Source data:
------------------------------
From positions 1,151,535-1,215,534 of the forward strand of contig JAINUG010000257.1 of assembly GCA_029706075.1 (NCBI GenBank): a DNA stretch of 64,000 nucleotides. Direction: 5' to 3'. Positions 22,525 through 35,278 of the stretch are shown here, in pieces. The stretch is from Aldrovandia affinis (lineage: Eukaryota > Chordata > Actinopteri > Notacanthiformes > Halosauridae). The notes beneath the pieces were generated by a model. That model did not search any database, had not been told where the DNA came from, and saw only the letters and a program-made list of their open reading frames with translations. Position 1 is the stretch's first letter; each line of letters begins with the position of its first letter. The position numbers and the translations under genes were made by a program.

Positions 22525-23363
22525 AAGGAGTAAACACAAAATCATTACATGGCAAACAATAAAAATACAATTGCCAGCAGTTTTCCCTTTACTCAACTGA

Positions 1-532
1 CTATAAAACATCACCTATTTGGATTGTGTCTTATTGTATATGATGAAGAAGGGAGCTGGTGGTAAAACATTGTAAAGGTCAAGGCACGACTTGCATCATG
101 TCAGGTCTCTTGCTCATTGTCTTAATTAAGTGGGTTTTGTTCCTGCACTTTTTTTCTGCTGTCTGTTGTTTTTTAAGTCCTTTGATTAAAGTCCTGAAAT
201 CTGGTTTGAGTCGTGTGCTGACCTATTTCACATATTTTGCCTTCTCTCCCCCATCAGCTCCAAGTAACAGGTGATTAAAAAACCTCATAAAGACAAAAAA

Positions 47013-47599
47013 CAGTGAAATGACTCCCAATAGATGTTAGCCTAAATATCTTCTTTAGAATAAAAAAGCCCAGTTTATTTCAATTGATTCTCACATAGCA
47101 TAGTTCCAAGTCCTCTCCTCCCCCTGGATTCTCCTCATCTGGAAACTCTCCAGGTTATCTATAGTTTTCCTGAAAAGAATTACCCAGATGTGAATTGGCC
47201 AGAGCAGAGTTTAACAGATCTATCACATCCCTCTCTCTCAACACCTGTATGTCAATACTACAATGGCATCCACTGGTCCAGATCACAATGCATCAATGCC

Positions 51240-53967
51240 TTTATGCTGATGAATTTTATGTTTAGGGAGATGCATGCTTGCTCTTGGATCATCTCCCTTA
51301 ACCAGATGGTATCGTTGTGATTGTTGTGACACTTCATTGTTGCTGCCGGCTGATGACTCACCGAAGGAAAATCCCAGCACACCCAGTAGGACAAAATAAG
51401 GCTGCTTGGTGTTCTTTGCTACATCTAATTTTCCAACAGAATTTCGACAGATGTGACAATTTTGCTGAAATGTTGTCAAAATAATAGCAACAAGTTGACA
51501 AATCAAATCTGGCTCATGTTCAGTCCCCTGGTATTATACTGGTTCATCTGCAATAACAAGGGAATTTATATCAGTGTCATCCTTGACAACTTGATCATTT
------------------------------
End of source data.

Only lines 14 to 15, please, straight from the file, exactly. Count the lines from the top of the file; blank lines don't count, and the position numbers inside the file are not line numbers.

51301 ACCAGATGGTATCGTTGTGATTGTTGTGACACTTCATTGTTGCTGCCGGCTGATGACTCACCGAAGGAAAATCCCAGCACACCCAGTAGGACAAAATAAG
51401 GCTGCTTGGTGTTCTTTGCTACATCTAATTTTCCAACAGAATTTCGACAGATGTGACAATTTTGCTGAAATGTTGTCAAAATAATAGCAACAAGTTGACA